Do I want to explode at this point? Ummm.... yes.  We took a break at another local bar for a much needed digestivo and another amazing caffè, this time sweetened, at Bar Mexico, before meandering our way back through the byways of Naples.
The food portion of the day was pretty much over now, so how about a little shopping?  One aspect that really stuck out for me were all of the small, locally owned artisan shops, especially the Sartorie - you can find amazing tailored men's clothing all over the city - I was actually a little jealous - the women's clothing were all pretty standard... but the men's....!

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A walk along the waterfront to take in a cloudy view of Vesuvius and Capri and our day in Napoli was complete.  So what is missing from this anecdote?  Crime, trash, chaos....  I didn't see any of this.  Naples is a city, and like any city, it has a certain grime to it, but I found it to be much cleaner than Rome.  I also didn't see any obvious pickpockets and gypsies like I do in Florence and Rome.  Obviously there are bad areas in Naples, really bad, but they are far enough from the historic center and you wouldn't go walking around looking for trouble in those neighborhoods, just like you wouldn't go walking around in South Central LA...common sense.  The town moves at a frenetic pace as it is densely populated but I didn't feel overrun (of course, I was visiting in January... I don't think I would have enjoyed myself as much with the added tourists and heat of July).  I found Naples to be vibrant, lively and completely charming, not to mention delicious, and I cannot wait to return!

*****
Grazie Mille to Bryan & Ellen Barletto for guiding us through Pozzuoli and Naples!!!

 


Weekend Escape: Naples & Pozzuoli (part 1)

FullSizeRender-3Naples is not for first time visitors to Italy.  Even I have been wanting to visit Bella Napoli, home of the only real pizza (in my opinion) for  a very long time, but, we all know the stories about Naples... pickpockets, trash, mafia... so I wanted to wait to visit to go with someone who knows their way around.  Lucky for me, a few Americans living in Pozzuoli came up to Umbria to do a Food & Wine Tour with me and we quickly became friends... and consequently, I got a tour guide for Naples!

We opted to stay in Pozzuoli, a lively little port town just west of Naples.  This is  a great place to base yourself if you want to ease yourself into the Napoletano experience.  Like most towns along the Campanian coast, it is built into steep cliffs.  We stayed in a residence at the top of the town, which gives the option of escaping the late night revelry of the port, plus the climb helps you to walk off all of the fried food and pizza that you will inevitably be eating!
You do not need a car once in Pozzuoli.  In fact, I discourage it.  I haven't seen so many banged up and beaten cars since the last time I drove through North Philly.  If you arrive with a car, make sure your hotel has a parking lot (preferably gated... things happen... wheels get stolen...) and just get around (easily) on foot.

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Pozzuoli is bursting at the seams with bars, restaurants and pizzerie.  In the morning you can enjoy a fantastic brioche or sfogliatella (more on that later) with the best caffè and cappuccino in Italy and an amazing freshly squeezed orange juice - it was mandarino season, so they threw a few of those in as well!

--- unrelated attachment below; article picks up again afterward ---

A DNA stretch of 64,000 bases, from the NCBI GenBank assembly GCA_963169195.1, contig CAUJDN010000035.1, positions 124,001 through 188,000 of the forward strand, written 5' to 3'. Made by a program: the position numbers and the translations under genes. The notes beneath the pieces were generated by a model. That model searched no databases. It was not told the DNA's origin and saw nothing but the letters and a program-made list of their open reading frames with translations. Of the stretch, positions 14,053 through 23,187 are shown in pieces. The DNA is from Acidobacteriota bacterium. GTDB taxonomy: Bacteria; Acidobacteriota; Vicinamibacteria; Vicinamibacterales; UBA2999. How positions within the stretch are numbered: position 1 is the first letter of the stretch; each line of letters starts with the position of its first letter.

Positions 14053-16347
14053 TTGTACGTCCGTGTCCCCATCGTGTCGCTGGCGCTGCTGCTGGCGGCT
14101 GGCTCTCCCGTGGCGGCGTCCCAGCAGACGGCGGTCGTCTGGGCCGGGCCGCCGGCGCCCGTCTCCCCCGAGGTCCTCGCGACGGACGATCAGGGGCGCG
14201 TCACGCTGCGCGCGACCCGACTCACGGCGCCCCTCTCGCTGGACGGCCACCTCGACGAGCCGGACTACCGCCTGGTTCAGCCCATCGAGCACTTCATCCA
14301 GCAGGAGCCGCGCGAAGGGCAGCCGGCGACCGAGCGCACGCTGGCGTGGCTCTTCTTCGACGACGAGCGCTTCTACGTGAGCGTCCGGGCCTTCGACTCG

For lunch try one of the seafood restaurants down by the port.  Most serve an antipasto misto of cold and hot seafood dishes, accompanied by little balls of fried dough, called zeppollini.  You will become extremely acquainted with zeppollini by the end of your stay.  Then, if you have room, everyone serves the standard seafood pasta dishes and main courses.  Wash it all down with a local Falanghina, the white wine of the area.
If you can stand to eat more food, check out a traditional Pizzeria for the best pizza you will ever have in your life.  This is the area where it all started, so you might as well take advantage!  We had a Cornucopia (fried dough filled with fried things) before our pizza (which was after an Aperitivo (accompanied by fried things)) to really make sure that we weren't going to go hungry.... don't worry, a limoncello afterwards helps with the digestion (I guess.... ;-) ).  We had an especially good time at La Dea Bendata - apart from the amazing pizza, when the owner/head Pizzaiolo, Ciro Coccio found out that we were from Umbria (he makes a special "Taste of Umbria" pizza with products imported from our region), he immediately bumped up our reservation and a table appeared out of nowhere for us - true Neopolitan hospitality!

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One caveat about the restaurants in this area:  there is always a TV and it is always on.  Usually it is muted so that you can hear music but not miss any of the Italian game shows or sporting events that might be happening during your meal.  We happened upon one restaurant where the TV was actually off (shocker), but alas, at a certain hour, the music went off and the TV went on, with the volume relatively high because it was time for the news.  And by news, I mean all things related to Napoli calcio (the Naples soccer team) with a sprinkling of Formula 1 and motorcyle racing thrown in for good measure.  Welcome to Naples.

Unfortunately we didn't have a lot of time to explore the sites (we were too busy getting from one meal to the next), but there is really a lot to see and do, especially if you are fond of Greek and Roman ruins - Pozzuoli is even home to the 3rd largest Roman amphitheater in Italy.
The port area is great for food shopping.  We found a fruttivendolo who was also selling homemade passata (tomato sauce) and preserved peppers.  The bakery had wonderful bread as well as local Taralli - which is basically a type of savory biscuit composed of lard, flour, black pepper and almonds.  In theory, you could eat tons of these things, but you will feel the lard aspect hit you like a ton of bricks!  Nearby the local caseficio (cheese shop) has fresh mozzarella di bufala daily as well as scamorze and provolone.  Every morning you can also find the local fishermen with their catch of the day down by the water if you feel like trying a local recipe at home.

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Next stop, taking the train to Naples... (to be continued...)

Where to stay: Villa Avellino Hotel Residence

Best Bars:  Giorgio's Caffè, Bar Primavera, Il Capitano Cafè

Where to eat:  La Dea Bendata Pizzeria, Ristorante Il Faro a Ninella, Putipù Bistrot, La Cucina degli Amici